CONFUSION dominates what has been described as Spain's "place in the history of infamy" because of multiple clues about who could have blown up the Madrid trains that killed about 200 people.
Spanish authorities were already on high alert for a possible attack by the Basque terrorist group ETA (Basque Homeland and Liberty) leading to today's national elections. They were quick to blame the attack on ETA. And a new, younger wing of ETA has surfaced.
In the worst terrorist attack to strike Europe since the Pan Am Flight 103 bombing over Lockerbie, Scotland, in 1988, 10 remote-controlled satchel-bombs placed aboard trains and on tracks at three stations exploded while three more were discovered and destroyed. That much is clear. Who conducted the attacks is not.
A van was found within hours of the attacks in the Madrid suburb of Alcala de Henares, where at least three of the targeted trains originated. Investigators discovered seven detonator caps and a cassette tape of Quranic verses in Arabic. Suddenly, Spanish authorities were cautioned "not to rule out anything" in their search for the bombers, even though ETA still was the prime suspect. Al-Qaida loomed darkly as a shadow over the world's latest targeted destruction of innocents.
Complicating the confusion were many conflicting indicators.
For example, while the attack featured the known al-Qaida signature of multiple simultaneous attacks, the bombs were detonated remotely by cell phones, not by the kind of suicide bombers for which al-Qaida has become renowned. ETA has used cell phone detonators.
Further, while the attack featured other ETA signatures such as rucksack bombs and potassium chlorate and titadyne - an explosive compound and booster ETA has used in the past - there was no advance warning, an ETA hallmark. And the attacks claimed far more victims than ETA has ever targeted in the past (its deadliest known bombing killed 21 at a Barcelona supermarket in 1987).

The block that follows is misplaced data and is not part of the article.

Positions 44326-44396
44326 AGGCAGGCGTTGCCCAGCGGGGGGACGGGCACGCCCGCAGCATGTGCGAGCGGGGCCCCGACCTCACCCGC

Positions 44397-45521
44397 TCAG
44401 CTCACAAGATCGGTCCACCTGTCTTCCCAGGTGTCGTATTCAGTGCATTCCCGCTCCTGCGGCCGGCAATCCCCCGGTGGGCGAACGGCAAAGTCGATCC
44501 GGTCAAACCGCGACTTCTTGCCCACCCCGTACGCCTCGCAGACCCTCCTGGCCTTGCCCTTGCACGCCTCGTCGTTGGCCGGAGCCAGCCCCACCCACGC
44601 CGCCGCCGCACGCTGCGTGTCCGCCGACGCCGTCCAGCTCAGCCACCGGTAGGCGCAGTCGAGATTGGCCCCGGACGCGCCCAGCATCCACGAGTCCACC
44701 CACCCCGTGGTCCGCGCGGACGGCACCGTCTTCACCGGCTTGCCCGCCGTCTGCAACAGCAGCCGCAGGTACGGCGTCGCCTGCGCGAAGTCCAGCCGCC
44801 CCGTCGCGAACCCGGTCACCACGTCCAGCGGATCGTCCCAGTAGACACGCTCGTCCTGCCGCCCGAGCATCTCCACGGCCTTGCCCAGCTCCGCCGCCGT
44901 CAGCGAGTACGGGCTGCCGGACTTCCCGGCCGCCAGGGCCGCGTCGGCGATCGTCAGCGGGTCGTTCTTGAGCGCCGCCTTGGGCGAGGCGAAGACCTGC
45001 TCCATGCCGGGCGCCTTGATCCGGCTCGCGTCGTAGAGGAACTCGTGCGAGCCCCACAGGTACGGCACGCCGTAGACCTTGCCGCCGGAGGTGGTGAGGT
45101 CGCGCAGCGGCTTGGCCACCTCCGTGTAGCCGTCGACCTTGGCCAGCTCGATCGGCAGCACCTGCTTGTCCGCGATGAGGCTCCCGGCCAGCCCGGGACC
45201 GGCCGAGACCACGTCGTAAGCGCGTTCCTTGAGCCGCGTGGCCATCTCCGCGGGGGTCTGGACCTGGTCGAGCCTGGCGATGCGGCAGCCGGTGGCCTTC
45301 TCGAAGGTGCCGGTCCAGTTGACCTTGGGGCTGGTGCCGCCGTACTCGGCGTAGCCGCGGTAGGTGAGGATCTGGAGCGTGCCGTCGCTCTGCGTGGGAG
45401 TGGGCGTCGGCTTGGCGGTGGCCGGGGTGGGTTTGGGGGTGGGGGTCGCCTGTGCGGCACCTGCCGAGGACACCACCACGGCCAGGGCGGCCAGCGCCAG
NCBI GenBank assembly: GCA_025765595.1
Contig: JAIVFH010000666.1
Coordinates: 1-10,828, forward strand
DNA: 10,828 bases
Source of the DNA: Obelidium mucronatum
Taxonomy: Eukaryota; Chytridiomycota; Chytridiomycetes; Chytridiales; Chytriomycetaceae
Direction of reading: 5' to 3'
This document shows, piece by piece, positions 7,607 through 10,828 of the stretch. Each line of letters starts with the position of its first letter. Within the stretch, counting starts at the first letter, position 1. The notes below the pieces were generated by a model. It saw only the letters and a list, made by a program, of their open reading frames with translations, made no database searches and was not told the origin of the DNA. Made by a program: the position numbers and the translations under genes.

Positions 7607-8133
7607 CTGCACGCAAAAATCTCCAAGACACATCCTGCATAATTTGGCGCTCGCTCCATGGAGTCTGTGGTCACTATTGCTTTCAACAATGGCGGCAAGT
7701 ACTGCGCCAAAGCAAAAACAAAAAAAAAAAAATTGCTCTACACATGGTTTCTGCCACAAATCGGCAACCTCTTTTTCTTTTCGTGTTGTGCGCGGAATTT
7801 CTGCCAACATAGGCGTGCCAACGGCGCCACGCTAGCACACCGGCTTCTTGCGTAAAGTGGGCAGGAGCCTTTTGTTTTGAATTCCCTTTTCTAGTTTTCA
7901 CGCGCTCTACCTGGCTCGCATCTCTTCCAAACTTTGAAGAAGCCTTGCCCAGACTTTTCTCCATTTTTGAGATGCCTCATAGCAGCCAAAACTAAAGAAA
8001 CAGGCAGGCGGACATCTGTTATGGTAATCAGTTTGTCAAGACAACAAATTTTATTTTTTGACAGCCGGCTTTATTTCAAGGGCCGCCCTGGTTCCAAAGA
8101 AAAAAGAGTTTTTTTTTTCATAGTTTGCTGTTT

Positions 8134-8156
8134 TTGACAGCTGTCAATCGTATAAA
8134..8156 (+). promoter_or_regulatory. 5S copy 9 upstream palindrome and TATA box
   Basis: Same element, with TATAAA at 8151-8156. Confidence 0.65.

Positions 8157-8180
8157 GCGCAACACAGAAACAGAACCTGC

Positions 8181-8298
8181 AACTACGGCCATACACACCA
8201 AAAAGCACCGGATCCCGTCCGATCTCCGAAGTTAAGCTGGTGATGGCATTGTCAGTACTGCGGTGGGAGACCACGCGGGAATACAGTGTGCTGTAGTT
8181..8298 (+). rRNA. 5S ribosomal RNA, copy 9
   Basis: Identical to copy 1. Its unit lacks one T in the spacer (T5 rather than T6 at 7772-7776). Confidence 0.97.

The denials issued by ETA's banned political wing, Batasuna, are to be taken with large grains of salt given the scope of recent ETA plots thwarted by Spanish authorities. Authorities arrested two ETA operatives Feb. 29 and seized over 1,000 pounds of explosives intended for an "imminent attack" in Madrid. Spain's Civil Guard arrested two other ETA suspects Dec. 24 for plotting a series of train bombings.
One of their attacks nearly succeeded, but police found and defused a 44-pound bomb they left on a train heading to Madrid from San Sebastian, in the Basque region.
According to several experts, a new, young and radical leadership has been assuming key leadership positions within ETA, wresting control from the group's more conservative old guard. Indeed, Spanish intelligence recently warned that ETA was still intent on carrying out a massive attack before today's elections.
Then there's al-Qaida. Osama bin Laden threatened to attack Spain and other countries cooperating with the United States in the war on terror in an audiotaped message released in October. Spain has been among Europe's most public and vocal partners with the United States in both the war on terror and the Iraq war.
Additionally, several key al-Qaida cells have been disrupted over the past 2 1/2 years, including a Madrid cell headed by Muhammed Galeb Kalaje Zouaydi that funded the Sept. 11, 2001, plotters in Hamburg, Germany, and conducted the pre-operational surveillance of the World Trade Center and other potential targets in 1999.
Another disrupted cell was connected to the now infamous Abu Musab al-Zarqawi and his network of poison plotters in Britain, France, Italy, Germany and Spain. Interestingly, that network is tied to at least two other attacks claimed - like the Madrid attacks - under the name of the Abu Hafs al-Masri Brigades in Istanbul and Baghdad. The group is affiliated with al-Qaida.
But the claim of responsibility purportedly issued by al-Qaida under the name of the Abu Hafs al-Masri Brigades is as questionable as the evidence pointing to ETA. While the group has asserted responsibility for other attacks tied to al-Qaida, it also claimed to have carried out the August power blackout in the Northeast United States.
Whoever carried out these attacks, the implications for security and intelligence officials are clear: Continued and enhanced cooperation in the war on terror is essential. Spain was not attacked because of its role at the forefront of the war on terror, but despite it. It's clear that terrorist networks are still intent on, and capable of, executing devastating attacks. To combat them, the international community must pool its resources and stay the course.
Matthew A. Levitt is a senior fellow in terrorism studies at the Washington Institute for Near East Policy.